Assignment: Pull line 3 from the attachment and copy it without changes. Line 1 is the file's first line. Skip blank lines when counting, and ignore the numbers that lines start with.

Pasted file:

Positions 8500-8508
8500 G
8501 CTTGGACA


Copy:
8501 CTTGGACA